Looking across the housing markets of NSW, Victoria, Queensland and Western Australia, which last year were responsible for 90 per cent of housing starts, CIMB surveyed 40 of Australia’s top 100 home builders to gauge emerging trends and get ahead on published indicators.
60 per cent of respondents said sales were average, while 40 per cent said good. CIMB said sales are a good indicator of future housing starts. 50 per cent of those surveryed said sales were the same as six months ago, but 30 per cent said sales were down.
‘‘Others noted that the decline in rental yields removed a key tailwind for new home sales,’’ CIMB said.
‘‘While builders’ views are more subdued than they have been in previous surveys, it is worth stressing
that most expected a moderation of growth rather than a correction in activity levels. On average, builders expected housing starts to increase by 5 per cent in 2014.’’
CIMB said that there were prospects for improvement across the building materials sector but that most of the upside was already priced in.
On the AUD, NAB Research’s Ray Attrill notes that Friday’s CFTC (futures) market data showed that the AUD speculative positions flipped to net long through Tuesday (+3.3k from -4.9k).
This is the first time traders have been net long the local dollar since the week of May 7, 2013 (see chart).
“If this is symptomatic of the broader trading community, there is no longer an overhang of short AUD positioning and this suggests that as when the USD finds its feet, downside moves in the AUD should be easier to come by,” writes Attrill.
Traders are more negative than positive on the Aussie dollar for the first time in about a year. Source: NAB.
Shares have followed their offshore lead and sunk early, with the big banks and miners continuing their declines.
The ASX 200 is trading 19 points lower, or 0.4 per cent, 5409.3, to 5409.3, while the All Ords is down a similar amount to 5403.1.
Telcos are the only sector higher - by 0.4 per cent - while consumer discretionary names are down 0.7 per cent. Gold miners are 0.1 per cent down despite gold trading higher.
QBE Insurance Group may be looking to sell its $1.2 billion mid-market North American insurance business, Winterthur, as the global insurer continues its efforts to fix its troubled US division.
UK-based The Insurance Insider cites sources suggesting QBE may be looking to offload the business, seven years after the insurance giant made the acquisition under the watch of former acquisition-hungry chief executive Frank O’Halloran.
The report suggested QBE was interviewing advisers ahead of the speculated sale, including Bank of America Merrill Lynch and Willis Capital Markets. QBE declined to comment .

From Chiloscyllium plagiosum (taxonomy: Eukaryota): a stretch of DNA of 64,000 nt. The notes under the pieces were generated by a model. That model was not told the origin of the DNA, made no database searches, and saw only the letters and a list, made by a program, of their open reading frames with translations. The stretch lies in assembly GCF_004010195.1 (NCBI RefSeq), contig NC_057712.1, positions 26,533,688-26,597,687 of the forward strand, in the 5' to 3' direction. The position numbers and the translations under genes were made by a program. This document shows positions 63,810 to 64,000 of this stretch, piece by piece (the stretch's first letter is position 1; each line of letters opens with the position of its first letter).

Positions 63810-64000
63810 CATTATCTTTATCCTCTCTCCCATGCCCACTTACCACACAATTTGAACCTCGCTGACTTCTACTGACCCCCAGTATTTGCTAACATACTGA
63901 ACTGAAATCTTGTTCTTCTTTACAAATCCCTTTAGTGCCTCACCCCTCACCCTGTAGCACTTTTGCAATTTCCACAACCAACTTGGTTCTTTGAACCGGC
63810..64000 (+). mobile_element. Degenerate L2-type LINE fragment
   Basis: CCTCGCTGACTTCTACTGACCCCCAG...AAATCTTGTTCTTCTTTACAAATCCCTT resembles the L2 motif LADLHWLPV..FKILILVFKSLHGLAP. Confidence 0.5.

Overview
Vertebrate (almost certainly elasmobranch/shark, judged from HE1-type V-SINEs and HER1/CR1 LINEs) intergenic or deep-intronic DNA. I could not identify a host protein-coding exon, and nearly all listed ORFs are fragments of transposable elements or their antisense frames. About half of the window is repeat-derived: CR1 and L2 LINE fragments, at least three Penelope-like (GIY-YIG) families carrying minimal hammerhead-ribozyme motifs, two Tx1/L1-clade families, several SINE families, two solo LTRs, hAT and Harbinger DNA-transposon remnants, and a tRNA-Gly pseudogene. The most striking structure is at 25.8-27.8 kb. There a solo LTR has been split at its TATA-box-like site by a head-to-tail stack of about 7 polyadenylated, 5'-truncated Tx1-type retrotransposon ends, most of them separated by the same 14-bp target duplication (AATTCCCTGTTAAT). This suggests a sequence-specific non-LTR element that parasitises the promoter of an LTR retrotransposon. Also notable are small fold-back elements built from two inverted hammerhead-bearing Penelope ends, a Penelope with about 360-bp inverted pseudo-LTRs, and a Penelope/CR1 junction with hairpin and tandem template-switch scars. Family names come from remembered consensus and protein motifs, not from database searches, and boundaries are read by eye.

The market speculation comes after QBE boss John Neal said in February that the insurer had spent a fair bit of time last year conducting in-depth analysis around the US property and casualty market.
QBE’s middle-market operation, which sits within the property and casualty division of the business, contributed about $880 million of gross written premium or revenue to the group.
The shares of the following companies have been put in a trading halt this morning:
- Australian Pharmaceutical Industries: expects to make an announcement to the market in relation to the carrying value of its assets as part of the process of finalising its half year results now scheduled to be released on 30 April 2014.
- Red 5: requested pending the release of an announcement regarding the status of the cease and desist order on the Siana gold project.
- Bathurst Resources: requesting this trading halt so that it may undertake a competitive bookbuild as part of a placement (currently expected to be 10-12% of its capital at a discount of 15-20%), the processes for which were commenced overnight but which will not be completed by 10am this morning.
Market manipulation appears to be rife on the Australian sharemarket when compared to other major markets around the world, according to the country's leading market researchers.
The dramatic price spikes which occur just before the markets close at 4pm – the strongest proxy of market manipulation – are being used to boost bonuses for rogue fund managers, the researchers claim.
The dramatic price movements occur in the last 15 minutes of trading each month, quarter and end of financial year and most likely relate to fund managers lifting their trading results which are measured on the key dates.
"They are getting money in all the time but instead of buying it every day they save it and buy it at the last minute to drive more demand," chief executive of the federal government-backed Capital Markets Co-operative Research Centre, Michael Aitken, told The Australian Financial Review.
For example, on December 20 last year, $23 million was traded in the last 15 minutes for just three stocks, Village Roadshow, Ocean Gold and REA, most likely delivering a healthy Christmas bonus to the rogue fund managers.
On Friday, $23 million in trading occurred for the same three stocks over the entire day.
The contrasting fortunes of two of the US’s biggest banks — JPMorgan Chase and Wells Fargo — at first glance point to the ascendancy of Main Street over Wall Street.
On Friday, JPMorgan reported an 18.5 per cent slump in first-quarter profit, hurt by steep revenue declines in its once-vaunted trading machine.